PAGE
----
Document Detail


Graphical Exploration of Dimensions of Preterm Infant Growth in Weight in Association With Biological, Nutritional, and Energy Expenditure Conditions.
MedLine Citation:
PMID:  21406503     Owner:  NLM     Status:  Publisher    
Abstract/OtherAbstract:
The small sample sizes of studies involving preterm infants limit the use of statistics for examination of multivariate conditions contributing to clinically important growth dimensions of weight: rate of weight gain, body composition (fat-free and fat mass), and weight relative to reference infants (z score). The authors used graphical analyses, including multivariate proportional matrix, parallel coordinates, and bivariate plots with regression lines and splines, to explore specific variables derived from a theoretical model of biological, nutritional intake, and energy expenditure conditions influencing growth dimensions. The sample included 28 infants in 4 birth-weight categories: extremely low (<1,000 g), very low/smaller (1,000-1,249 g), very low/larger (1,250-1,499 g), and low (1,500-1,750 g). The authors examined the rate of weight gain before and after nipple feeding initiation. Fat-free mass was estimated with total body water and fetal reference data, and fat mass with skinfold thicknesses. Despite infants achieving the expected rate of weight gain for a fetus of the same postconceptional age, by hospital discharge 13 infants showed growth restriction with weight <10th centile. Infants with respiratory distress syndrome history were highest in negative z-score change from regain of birth weight to discharge, despite higher ordering on protein intake and fat-free mass. Graphical analyses provided visual patterns of distributions and orderings of measures of multiple variables that, taken together, identified potential influencing conditions and raised questions for further study. Other variables, including feeding protocols and practices, infant feeding competence, and health status, may contribute to variability in weight growth dimensions and influence relationships with biologic, nutritional, and energy expenditure conditions.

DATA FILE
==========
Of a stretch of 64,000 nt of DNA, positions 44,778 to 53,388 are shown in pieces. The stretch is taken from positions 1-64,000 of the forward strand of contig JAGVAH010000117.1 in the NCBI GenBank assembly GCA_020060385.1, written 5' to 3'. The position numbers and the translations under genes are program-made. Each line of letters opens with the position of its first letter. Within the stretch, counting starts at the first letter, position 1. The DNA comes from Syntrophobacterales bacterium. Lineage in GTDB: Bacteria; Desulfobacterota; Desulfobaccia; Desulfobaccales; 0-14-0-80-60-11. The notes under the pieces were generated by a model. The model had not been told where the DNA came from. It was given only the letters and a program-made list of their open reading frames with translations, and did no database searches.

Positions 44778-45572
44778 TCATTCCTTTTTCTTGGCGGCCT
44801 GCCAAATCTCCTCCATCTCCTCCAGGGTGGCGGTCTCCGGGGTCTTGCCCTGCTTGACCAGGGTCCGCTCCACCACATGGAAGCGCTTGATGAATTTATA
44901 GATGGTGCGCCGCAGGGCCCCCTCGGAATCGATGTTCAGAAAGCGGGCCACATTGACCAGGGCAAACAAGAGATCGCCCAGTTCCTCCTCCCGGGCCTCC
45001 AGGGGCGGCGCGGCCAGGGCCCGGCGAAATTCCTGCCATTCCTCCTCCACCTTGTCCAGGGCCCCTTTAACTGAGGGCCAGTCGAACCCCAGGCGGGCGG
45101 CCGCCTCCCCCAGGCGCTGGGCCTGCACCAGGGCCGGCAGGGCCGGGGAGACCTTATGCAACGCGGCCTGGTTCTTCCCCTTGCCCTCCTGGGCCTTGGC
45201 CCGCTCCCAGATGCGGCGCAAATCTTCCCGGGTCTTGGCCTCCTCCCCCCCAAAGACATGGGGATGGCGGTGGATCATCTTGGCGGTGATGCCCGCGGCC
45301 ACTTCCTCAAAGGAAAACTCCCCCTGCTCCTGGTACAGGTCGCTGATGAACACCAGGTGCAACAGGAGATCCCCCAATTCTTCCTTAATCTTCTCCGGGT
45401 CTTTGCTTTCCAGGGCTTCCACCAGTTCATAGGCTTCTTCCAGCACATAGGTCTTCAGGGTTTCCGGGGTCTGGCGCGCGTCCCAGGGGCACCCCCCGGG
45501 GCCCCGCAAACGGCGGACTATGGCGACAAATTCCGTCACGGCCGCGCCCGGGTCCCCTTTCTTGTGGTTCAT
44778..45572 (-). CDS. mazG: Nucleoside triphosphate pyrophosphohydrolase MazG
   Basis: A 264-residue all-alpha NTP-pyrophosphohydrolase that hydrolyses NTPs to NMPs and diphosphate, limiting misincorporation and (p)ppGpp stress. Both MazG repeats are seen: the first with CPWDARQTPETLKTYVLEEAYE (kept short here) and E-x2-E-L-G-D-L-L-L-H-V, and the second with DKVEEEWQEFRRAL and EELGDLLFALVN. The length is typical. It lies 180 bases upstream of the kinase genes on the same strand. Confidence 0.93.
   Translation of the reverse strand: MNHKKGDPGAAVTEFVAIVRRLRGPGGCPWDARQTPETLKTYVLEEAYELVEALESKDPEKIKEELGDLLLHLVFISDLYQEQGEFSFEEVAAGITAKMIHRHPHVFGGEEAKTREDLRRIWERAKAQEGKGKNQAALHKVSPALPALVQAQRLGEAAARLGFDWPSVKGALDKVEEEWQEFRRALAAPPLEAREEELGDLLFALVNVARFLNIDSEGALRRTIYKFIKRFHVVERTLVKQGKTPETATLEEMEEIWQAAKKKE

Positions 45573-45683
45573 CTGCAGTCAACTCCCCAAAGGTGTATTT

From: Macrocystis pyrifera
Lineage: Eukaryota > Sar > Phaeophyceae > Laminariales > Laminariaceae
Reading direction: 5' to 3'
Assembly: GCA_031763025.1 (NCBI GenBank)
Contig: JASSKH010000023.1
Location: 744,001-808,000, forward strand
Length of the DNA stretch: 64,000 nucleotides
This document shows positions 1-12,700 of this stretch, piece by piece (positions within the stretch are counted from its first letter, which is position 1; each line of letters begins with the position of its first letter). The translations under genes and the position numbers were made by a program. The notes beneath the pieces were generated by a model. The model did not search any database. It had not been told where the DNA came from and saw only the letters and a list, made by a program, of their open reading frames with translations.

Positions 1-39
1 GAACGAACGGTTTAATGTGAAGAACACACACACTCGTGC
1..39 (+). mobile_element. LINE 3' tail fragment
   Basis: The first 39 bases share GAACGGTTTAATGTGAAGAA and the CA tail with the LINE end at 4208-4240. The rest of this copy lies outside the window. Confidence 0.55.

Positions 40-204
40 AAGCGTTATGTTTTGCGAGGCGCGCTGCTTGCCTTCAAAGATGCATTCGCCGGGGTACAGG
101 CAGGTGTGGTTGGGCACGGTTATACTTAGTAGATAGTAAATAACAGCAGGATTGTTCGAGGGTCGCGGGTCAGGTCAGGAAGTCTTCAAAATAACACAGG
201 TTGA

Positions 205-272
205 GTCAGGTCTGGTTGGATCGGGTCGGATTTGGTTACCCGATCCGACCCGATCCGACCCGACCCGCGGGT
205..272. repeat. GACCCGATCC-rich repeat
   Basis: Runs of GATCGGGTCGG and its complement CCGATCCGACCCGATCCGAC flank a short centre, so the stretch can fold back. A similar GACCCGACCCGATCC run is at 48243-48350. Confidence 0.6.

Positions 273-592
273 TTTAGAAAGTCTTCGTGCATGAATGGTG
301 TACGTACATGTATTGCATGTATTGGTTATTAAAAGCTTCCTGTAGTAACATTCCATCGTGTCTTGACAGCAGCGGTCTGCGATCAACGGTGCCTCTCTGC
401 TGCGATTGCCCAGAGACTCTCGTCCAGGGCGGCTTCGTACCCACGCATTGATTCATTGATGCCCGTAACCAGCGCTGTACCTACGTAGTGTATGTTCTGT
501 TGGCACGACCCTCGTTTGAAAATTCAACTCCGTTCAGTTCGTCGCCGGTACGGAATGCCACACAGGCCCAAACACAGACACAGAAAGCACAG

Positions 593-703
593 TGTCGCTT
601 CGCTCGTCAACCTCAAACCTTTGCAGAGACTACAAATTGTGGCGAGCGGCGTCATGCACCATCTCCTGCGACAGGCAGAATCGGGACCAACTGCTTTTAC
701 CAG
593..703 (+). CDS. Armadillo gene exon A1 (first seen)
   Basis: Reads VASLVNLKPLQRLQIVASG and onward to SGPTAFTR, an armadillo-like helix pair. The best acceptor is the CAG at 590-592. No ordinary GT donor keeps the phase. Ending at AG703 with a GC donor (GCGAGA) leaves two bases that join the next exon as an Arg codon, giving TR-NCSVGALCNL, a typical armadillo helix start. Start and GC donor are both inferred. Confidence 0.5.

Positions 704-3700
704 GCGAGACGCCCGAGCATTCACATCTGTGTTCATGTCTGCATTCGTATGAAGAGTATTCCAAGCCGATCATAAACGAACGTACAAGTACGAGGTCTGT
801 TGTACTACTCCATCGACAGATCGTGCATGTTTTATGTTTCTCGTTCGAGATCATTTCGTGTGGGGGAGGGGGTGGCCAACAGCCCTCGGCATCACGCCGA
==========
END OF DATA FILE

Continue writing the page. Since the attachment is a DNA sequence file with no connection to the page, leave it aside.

Authors:
Karen Pridham; Roger L Brown; Janine M Bamberger; Jonathan Wells; Frank Greer; Kyle Mounts
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Publication Detail:
Type:  JOURNAL ARTICLE     Date:  2011-3-15
Journal Detail:
Title:  Biological research for nursing     Volume:  -     ISSN:  1552-4175     ISO Abbreviation:  -     Publication Date:  2011 Mar 
Date Detail:
Created Date:  2011-3-16     Completed Date:  -     Revised Date:  -    
Medline Journal Info:
Nlm Unique ID:  9815758     Medline TA:  Biol Res Nurs     Country:  -    
Other Details:
Languages:  ENG     Pagination:  -     Citation Subset:  -    
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